Dani Pedrosa

More Images From Day 1 At Donington

Another report and some more fantastic photos from our man on the ground Scott Jones of Turn2Photography. Scott is currently attending the British Grand Prix at Donington Park as a spectator, as official accreditation from Dorna is virtually impossible to come by. Here's Scott's view of the first day of qualifying at Donington:

Notes from Donington

Friday seemed like last year’s Saturday in terms of the number of fans in attendance, according to a friend who chalked up the impressive workday crowd to James Toseland’s popularity at his home GP. We overheard one child tell a friend he met at the track that his mum had phoned his school to say he had been vomiting all night and had to stay home, at which point she piled him into the car and headed for the races. Toseland’s name and number 52 dominate the apparel for sale, and from the shirts and hats appearing among the crowd it is hard to say who is currently more popular: Rossi or Toseland.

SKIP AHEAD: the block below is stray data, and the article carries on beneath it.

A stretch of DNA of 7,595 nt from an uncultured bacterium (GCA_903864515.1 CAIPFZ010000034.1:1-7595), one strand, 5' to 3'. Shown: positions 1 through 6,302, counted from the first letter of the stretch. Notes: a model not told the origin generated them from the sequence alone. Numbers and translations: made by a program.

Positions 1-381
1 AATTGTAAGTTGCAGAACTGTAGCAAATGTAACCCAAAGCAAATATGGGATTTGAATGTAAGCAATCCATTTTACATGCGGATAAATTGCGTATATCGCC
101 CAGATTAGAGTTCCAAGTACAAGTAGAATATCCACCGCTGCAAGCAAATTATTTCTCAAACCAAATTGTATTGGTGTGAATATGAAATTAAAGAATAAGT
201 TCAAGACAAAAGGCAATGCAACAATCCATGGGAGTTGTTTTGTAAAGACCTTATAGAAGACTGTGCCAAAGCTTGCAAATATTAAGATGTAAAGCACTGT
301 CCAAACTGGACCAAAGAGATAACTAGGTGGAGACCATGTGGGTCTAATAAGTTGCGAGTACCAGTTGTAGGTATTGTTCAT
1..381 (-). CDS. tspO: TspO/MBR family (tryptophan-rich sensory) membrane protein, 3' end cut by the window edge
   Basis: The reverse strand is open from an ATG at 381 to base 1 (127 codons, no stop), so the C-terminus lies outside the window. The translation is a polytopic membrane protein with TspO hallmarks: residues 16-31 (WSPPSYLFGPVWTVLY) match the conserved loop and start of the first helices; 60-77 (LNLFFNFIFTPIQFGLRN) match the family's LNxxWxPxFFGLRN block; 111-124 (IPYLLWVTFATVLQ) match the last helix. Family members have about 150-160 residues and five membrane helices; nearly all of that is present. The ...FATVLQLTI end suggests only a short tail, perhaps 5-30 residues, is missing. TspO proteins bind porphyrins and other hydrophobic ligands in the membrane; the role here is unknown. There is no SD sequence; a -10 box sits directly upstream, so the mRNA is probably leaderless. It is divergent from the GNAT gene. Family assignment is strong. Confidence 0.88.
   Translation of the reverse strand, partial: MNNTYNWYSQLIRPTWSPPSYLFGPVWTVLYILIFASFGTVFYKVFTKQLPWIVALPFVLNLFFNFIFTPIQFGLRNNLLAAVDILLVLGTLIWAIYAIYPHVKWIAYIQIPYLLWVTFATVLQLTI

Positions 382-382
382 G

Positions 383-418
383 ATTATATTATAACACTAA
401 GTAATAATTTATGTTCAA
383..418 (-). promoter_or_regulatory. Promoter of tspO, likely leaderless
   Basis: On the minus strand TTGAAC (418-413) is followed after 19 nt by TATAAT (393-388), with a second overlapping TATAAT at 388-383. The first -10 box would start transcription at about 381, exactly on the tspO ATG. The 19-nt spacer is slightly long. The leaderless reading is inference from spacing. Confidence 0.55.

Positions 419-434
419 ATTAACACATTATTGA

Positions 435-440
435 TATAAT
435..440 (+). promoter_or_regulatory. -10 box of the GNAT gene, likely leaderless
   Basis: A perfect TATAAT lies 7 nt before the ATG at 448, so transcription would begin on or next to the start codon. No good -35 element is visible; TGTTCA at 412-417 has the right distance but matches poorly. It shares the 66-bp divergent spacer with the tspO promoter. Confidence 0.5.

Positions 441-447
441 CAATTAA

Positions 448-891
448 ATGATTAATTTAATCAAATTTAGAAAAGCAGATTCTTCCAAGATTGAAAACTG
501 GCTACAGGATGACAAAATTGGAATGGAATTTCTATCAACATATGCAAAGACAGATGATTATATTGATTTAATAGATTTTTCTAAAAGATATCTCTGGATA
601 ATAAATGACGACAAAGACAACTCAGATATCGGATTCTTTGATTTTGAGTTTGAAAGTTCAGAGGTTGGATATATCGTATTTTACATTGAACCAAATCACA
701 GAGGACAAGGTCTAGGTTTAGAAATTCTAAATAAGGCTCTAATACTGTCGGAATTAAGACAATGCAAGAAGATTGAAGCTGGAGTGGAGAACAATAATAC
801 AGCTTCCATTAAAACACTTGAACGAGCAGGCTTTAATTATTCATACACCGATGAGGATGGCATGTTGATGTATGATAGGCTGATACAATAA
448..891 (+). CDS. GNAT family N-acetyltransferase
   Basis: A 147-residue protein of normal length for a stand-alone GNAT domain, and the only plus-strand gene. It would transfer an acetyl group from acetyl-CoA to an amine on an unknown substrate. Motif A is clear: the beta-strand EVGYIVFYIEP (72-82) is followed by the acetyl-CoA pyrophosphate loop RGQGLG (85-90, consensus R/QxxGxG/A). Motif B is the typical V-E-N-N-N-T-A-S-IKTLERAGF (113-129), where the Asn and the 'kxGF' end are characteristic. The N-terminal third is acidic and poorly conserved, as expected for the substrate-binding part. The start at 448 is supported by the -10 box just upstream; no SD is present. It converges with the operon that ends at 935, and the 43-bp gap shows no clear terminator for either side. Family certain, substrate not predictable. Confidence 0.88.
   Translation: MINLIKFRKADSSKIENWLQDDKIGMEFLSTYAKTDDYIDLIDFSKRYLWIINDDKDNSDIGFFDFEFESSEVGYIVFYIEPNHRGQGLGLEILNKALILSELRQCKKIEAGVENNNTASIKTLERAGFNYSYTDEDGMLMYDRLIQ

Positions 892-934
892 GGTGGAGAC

Rossi seems to be respecting Toseland’s stature on home turf, playing less to the crowd than he usually does on neutral territory. He seemed focused on his lap times, a man at the office, so perhaps he was more worried about Stoner’s lap times than he was his popularity in Britain.

Marco Melandri seems as at sea as ever. We watched the morning practice at the Foggy Esses, and more times than not, or so it seemed, Melandri struggled to find his braking point, often sailing in too hot and running the lefthander deep, having to look over his shoulder to see if his path back onto the racing line would encumber other riders.
 

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Air At Last: Hayden Gets Air Valve Engine For Donington